The ultimate proof of the system would be to (help) discover medical discoveries that could be published in relevant medical journals. However, we have managed to do a statistical evaluation so far. The goal of this evaluation was to see how many of the potential discoveries made by the system at some point of time become realised at a later time. For us, a potential discovery is a relationship between two concepts proposed by our system, but not present in Medline at some point of time. We consider the potential discovery realised if the two concepts later appear together in a document in the Medline database. In other words, the goal of the evaluation was to see how good our system was in predicting what discoveries would be made in the future.
We approached this goal by first dividing the Medline database and the corresponding association rules into two segments according to the publication date of the documents stored: the older segment is from 1990 to 1995 and the newer segment is from 1996 to 1999. We then analysed ten diseases, which are listed in Table 2.
Here we will give a discussion of the analysis of Multiple sclerosis (MS). MS appears in 2582 documents in the older segment. It is related to 1610 distinct concepts. When analysing the old segment, the system proposed 15617 concepts as potential discoveries. MS is related to 662 new concepts in the new segment that it was not related to in the old segment. Our system successfully predicted 95.5% (632 out of 662) realised discoveries in the new segment. However, only 4% (632 out of 15617) of the proposed potential discoveries got realised. It should be stressed that MS was not related to 15965 out of 17575 distinct concepts appearing in the older segment. The system proposed 97.8% of the concepts MS was not yet related to as potential discoveries. The conclusion is that without using limits on the strength of relationship the system is very successful at predicting future discoveries, but proposes far too many potential discoveries. Then we repeated the evaluation with two values for thresholds on the support level of the association rules. In one case the threshold was set to the average support of the associations between one concept and the others (AVGS) and in the other case it was set to 2*AVGS. Only associations with support greater or equal to the threshold were taken into account. The number of proposed potential discoveries dropped from 15617 without thresholds to 6848 for AVGS and to 3151 for the 2*AVGS threshold. The percent of successfully predicted realised discoveries dropped from 95.5% (632 of 662) without thresholds to 78.7% (521 of 662) for AVGS and to 55.2% (366 of 662) for 2*AVGS. However, the ratio of realised to proposed potential discoveries improved from 4% (632 out of 15617) without thresholds to 7.6% (521 of 6848) for AVGS and to 11.6% (366 of 3151) for 2*AVGS. We conclude from this that with the use of proper thresholds the usability of the system is much better because a smaller number of better potential discoveries are generated.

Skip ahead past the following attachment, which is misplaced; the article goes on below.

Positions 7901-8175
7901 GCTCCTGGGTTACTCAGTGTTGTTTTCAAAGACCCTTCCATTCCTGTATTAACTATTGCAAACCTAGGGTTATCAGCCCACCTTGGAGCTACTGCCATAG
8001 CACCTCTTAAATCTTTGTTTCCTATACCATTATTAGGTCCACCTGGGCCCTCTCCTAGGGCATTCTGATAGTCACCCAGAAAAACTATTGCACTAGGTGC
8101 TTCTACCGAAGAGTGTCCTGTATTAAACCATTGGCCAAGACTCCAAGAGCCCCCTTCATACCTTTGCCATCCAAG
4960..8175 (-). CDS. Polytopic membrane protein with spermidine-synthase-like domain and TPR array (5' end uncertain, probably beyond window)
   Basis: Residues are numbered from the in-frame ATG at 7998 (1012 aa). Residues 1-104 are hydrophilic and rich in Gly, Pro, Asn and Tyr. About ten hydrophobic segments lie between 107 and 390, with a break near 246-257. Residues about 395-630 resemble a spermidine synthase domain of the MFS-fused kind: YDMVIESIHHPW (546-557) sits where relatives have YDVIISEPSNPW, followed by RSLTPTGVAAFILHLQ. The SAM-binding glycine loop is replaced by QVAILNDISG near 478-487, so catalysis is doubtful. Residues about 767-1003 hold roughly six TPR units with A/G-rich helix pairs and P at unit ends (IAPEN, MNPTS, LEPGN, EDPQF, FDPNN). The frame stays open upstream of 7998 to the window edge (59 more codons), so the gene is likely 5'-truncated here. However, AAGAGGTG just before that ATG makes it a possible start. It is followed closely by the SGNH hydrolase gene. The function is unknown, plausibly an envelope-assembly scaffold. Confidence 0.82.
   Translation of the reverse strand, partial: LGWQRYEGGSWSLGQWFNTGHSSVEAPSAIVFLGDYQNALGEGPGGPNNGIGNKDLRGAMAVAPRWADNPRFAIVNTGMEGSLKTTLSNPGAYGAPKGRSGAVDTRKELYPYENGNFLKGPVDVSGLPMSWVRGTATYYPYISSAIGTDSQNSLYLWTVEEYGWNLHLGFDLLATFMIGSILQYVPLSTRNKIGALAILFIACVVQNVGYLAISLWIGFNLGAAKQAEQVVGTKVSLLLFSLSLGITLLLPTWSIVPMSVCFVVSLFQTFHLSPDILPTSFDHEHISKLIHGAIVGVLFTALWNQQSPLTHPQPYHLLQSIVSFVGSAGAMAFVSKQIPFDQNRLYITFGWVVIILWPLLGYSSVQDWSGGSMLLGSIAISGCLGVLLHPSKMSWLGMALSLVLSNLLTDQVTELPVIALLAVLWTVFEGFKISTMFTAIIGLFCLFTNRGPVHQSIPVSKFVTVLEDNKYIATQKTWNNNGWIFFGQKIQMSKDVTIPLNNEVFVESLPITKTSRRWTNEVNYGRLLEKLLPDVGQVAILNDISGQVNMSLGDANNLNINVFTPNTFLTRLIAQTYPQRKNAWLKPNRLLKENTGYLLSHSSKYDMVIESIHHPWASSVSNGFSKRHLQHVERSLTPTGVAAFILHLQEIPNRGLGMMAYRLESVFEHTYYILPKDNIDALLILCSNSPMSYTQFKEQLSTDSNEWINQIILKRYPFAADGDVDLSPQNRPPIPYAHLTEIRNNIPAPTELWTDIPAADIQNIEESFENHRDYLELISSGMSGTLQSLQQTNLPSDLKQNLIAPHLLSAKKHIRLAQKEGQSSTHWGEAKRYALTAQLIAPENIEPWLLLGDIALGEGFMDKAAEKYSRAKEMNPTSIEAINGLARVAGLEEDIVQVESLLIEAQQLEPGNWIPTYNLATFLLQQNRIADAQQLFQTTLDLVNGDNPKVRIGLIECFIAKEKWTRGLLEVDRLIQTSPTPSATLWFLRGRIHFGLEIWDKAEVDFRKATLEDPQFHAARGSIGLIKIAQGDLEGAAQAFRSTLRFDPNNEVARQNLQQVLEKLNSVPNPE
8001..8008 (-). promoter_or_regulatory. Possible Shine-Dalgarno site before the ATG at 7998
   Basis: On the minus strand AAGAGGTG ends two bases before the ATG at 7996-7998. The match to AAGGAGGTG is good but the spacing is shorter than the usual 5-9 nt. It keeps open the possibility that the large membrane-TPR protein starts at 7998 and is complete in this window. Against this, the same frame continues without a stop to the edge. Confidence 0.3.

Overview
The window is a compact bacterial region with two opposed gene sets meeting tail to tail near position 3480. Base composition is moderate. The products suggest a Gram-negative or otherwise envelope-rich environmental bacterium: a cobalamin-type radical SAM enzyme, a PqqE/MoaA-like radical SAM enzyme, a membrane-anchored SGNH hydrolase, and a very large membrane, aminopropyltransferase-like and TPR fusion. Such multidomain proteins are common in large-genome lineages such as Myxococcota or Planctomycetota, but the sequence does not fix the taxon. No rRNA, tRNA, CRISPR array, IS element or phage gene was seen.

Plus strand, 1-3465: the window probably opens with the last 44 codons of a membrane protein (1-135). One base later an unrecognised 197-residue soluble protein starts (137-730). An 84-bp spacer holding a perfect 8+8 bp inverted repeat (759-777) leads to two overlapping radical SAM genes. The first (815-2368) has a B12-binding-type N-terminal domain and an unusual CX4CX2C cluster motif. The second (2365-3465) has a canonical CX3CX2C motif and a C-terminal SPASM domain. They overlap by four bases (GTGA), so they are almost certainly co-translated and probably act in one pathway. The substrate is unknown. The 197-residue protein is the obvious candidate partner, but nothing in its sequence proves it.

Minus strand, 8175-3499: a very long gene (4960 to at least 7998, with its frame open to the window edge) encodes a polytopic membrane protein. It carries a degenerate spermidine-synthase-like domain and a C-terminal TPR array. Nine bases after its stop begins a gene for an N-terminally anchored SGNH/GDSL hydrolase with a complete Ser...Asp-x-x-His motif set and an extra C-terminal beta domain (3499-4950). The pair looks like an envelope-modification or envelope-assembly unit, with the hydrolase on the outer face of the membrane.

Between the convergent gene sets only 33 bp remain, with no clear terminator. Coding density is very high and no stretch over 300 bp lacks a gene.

Results of the statistical evaluation for the ten selected diseases are in Table 2. The values obtained by our system were tested against the null hypotheses of random hits. Or to put it another way, we wanted to check whether the number of correct predictions obtained by our system could have occured by chance alone. This is done in the following way.
Let n be the number of all possible relationships that the system could predict based on the older Medline segment. Of these k actually appear in the new segment (successful predictions), and n-k do not (nonsuccessful predictions). Let m be the number of actual predictions made by the system, of which l are successful, and m-l nonsuccessful. Probability of such an event is
This distribution is known as the hypergeometric distribution. The question now is if l successful predictions represent a statistically significant results. In other words, we need a probability of obtaining l or more successful predictions if we were predicting completely at random. This probability is given by
Table 2 shows p values for given n, m, k and l for AVGS and 2*AVGS contraints respectively. Zeros in the p value columns actually mean that the probability is less than 10-16. If the predictions were random, we would expect of them to be successful.
Fig. 3. Searching for the gene candidate for the ^ disease. The system has discovered a potentially new relationship between Incontinentia Pigmenti and the NF-kappa B transcription factor through the intermediate concept Interleukin-6.
Disease Candidate Gene (re)Identification
In the preceeding section we showed that our system predicts new relations between medical concepts with statistical significance better than some predicting by chance. This time we wanted to evaluate the system for the task of candidate gene discovery for a disease. For this purpose we selected the incontinenta pigmenti disease.
Familial incontinentia pigmenti (IP; MIM 308310) is a genodermatosis that segregates as an X-linked dominant disorder and is usually lethal prenatally in males. In affected females it causes highly variable abnormalities of the skin, hair, nails, teeth, eyes and central nervous system. The gene for IP has been maped in the terminal part of the long arm of the X chromosome (Xq28) .
The pathogenesis of the disease is not known yet, however immune and haematopoetic system seem to play an important role [10, 11, 12].
Recently the gene NEMO (NF-kappaB essential modulator/IKK) mutated in patients with IP has been identified via positional cloning approach . NEMO is required for activation of the NF-kappaB transcription factor, which is involved in numerous immune, inflammatory and apoptotic mechanisms.